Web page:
The French are (Apparently) Misérable

By Lindsey Tramuta

The French are known for more than just their beautiful language and delectable pastries - surly attitudes and cynicism have garnered them quite a reputation but what’s really causing all that pessimism?

Anticlimactic news flash! Last week, the results of the annual BVA-Gallup International Survey on economic outlook were released, revealing that the French are the most pessimistic people in the world. Undoubtedly this caused Americans and Brits everywhere to cry “told you so! That’s why they’re so unfriendly!”, perpetuating longstanding stereotypes about the French and their attitudes toward all non-French people. Yes, according to Time the French have the most dismal outlook on 2011, unconvinced that the ominous economic cloud that has raised their unemployment rate from high to extortionately high is really starting to dissipate.

However, their level of economic and personal pessimism might appear disproportionate to the amount of money they are spending. Le Monde reported that purchases by credit card were up 7.2% by the end of 2010 and a record-breaking 13.6 million transactions (presumably in preparation for the Christmas holiday) were executed on December 11th – so they’re miserable but jolly spenders?  I asked my husband (who is French) what he thought of this behavioral revelation and he explained, quite matter-of-factly, oh yeah, it’s widely known that we’re cynical and distrusting. But everyone puts on a façade for the holidays to make themselves and others around them feel better, even if only temporarily. Then once the holidays are over, everyone goes back to self-important complaining.”

Are they escapists or just exercising their right to boost the economy via retail therapy?

Perhaps the greater question is what do they have to be so miserable about? So perpetually down-in-the-dumps, in fact, that they perceive the future with greater gloom than war-torn Afghans and Iraqis. Economist and philosopher Gurcharan Das, who apparently knows a thing or two about real misery living in Delhi, painted a harsh yet befitting picture of the French: “Sometimes I think of France as a fat cat, comfortably curled up by the fire… one must know hunger to really savor happiness”; imagery that applies as much to the starving and poor as to the sick. This isn’t to say that other Europeans or even Americans do not occasionally fit this caricature but the French seem to have a mastered the art of ‘woe-is-me’.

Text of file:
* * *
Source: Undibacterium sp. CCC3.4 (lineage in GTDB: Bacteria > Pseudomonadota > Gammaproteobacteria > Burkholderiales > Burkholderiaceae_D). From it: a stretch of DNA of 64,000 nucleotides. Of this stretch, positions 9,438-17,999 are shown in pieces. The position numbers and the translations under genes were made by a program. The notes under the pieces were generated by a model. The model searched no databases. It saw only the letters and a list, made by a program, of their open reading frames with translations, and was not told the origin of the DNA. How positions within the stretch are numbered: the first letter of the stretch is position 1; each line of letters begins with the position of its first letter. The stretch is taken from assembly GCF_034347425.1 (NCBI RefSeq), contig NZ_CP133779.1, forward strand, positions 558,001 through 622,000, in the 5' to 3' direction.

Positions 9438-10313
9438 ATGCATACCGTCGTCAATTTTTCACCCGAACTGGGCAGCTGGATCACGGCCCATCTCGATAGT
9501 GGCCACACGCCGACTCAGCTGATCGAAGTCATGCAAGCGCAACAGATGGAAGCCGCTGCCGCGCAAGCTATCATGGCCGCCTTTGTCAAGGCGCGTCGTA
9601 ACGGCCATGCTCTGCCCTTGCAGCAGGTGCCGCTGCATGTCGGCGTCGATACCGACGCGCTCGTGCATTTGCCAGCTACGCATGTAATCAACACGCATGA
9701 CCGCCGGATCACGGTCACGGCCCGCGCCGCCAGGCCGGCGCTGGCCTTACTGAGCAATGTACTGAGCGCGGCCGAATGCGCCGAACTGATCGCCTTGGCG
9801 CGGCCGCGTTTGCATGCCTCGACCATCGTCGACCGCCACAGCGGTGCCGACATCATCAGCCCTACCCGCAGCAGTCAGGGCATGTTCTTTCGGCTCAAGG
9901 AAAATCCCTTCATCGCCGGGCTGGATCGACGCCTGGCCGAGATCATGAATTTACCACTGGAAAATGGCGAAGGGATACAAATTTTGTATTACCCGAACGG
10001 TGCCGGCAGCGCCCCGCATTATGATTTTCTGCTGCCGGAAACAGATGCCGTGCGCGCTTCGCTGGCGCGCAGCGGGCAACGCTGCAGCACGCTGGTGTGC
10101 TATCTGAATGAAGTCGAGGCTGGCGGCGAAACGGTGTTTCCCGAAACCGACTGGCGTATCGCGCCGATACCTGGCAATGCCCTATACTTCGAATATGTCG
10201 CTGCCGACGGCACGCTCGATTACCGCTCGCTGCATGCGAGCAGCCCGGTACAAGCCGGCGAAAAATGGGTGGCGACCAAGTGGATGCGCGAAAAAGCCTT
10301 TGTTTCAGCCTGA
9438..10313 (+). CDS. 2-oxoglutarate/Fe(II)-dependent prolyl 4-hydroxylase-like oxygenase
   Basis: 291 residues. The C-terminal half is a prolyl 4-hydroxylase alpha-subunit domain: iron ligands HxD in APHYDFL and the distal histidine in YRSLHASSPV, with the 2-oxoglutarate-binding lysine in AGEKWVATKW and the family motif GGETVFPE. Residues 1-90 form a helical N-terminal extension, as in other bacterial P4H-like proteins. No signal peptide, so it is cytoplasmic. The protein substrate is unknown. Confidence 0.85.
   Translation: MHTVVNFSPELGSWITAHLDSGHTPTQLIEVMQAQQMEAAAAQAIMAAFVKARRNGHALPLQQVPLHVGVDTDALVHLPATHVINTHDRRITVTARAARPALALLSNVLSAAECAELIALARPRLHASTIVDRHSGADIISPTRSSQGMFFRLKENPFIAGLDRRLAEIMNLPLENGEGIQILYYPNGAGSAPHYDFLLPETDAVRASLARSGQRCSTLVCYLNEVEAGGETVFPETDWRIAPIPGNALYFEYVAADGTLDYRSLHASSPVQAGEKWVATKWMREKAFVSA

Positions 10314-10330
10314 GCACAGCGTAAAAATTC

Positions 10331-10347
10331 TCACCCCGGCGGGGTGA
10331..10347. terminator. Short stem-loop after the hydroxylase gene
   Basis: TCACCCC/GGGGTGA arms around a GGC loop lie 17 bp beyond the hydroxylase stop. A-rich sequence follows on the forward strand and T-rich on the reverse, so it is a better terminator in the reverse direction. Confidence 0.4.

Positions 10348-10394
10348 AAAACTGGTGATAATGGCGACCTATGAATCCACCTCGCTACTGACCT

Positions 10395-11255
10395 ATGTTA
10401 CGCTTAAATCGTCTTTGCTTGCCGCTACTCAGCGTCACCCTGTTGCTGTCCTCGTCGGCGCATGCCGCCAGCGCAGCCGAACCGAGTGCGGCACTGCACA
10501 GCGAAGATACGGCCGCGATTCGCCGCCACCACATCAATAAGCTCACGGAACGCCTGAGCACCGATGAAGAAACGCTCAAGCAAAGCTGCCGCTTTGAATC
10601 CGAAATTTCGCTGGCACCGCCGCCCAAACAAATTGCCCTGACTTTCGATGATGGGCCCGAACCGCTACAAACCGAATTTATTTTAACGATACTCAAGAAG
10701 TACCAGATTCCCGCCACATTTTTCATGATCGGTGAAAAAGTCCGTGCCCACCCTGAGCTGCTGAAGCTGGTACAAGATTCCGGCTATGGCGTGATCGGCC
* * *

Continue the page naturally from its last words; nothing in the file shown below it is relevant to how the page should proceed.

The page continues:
What we should all remember is that this negative outlook actually refers more to economic wariness than personal misery but the overall negativity is palpable. What could be contributing to a country-wide mope-fest? It could be argued that much of their unsavory traits may be attributed to their education – an increasingly damaged system with a “classroom culture that brands students ‘worthless’”. It functions in such a way that students are made unequivocally aware of their shortcomings and failures rather than be praised for their talents and successes. Instead of “great job!”, they see “pas mal” (not bad) on their work – negatively-framed feedback that persists throughout all levels of education and invariably plays a role in their outlook and sense of self as adults.

Sure not every Joe Schmo in the Anglo-Saxon systems deserves to be coddled and extolled, especially when it isn’t merited, but at least they aren’t essentially taught to associate education with misery. “Nobody talks about happiness in school…” – well, nor do they talk about it any other part of their lives, it would seem. The French are therefore walking through the world with cracked glasses, seeing only what holds room for improvement not what is already magnificent. In a country as beautiful as theirs, with such rich culture and glorious food, that’s just dommage.

Lindsey Tramuta is a home & culture columnist for BitchBuzz and the creator of Lost In Cheeseland where she writes about life in Paris. Follow her on twitter @LostNCheeseland.

Photo courtesy of DDirac

Thu, 13 Jan 2011 10:00 (GMT+00)
3 Responses

I thought that "pas mal," even though it is grammatically framed in a negative way, actually meant that something was very good? Sort of a backwards way of expressing enthusiasm? I guess that's one of those things you have to really speak the language every day to truly understand.

Mon, 17-Jan-2011 14:30 GMT

Kat, that's mostly correct how the construction in itself is what is negative - much of the language is presented that way. So yes, even in English "not bad" can be used as a compliment, but that's certainly not the only comment we receive as students. Again, it is just one example of many.

Tue, 18-Jan-2011 20:32 GMT

A very interesting article, again food for thought. I am of French heritage, and I can see some of this in my own family. However my direct family had not lived in France since my great grandmother.

Thu, 20-Jan-2011 02:50 GMT

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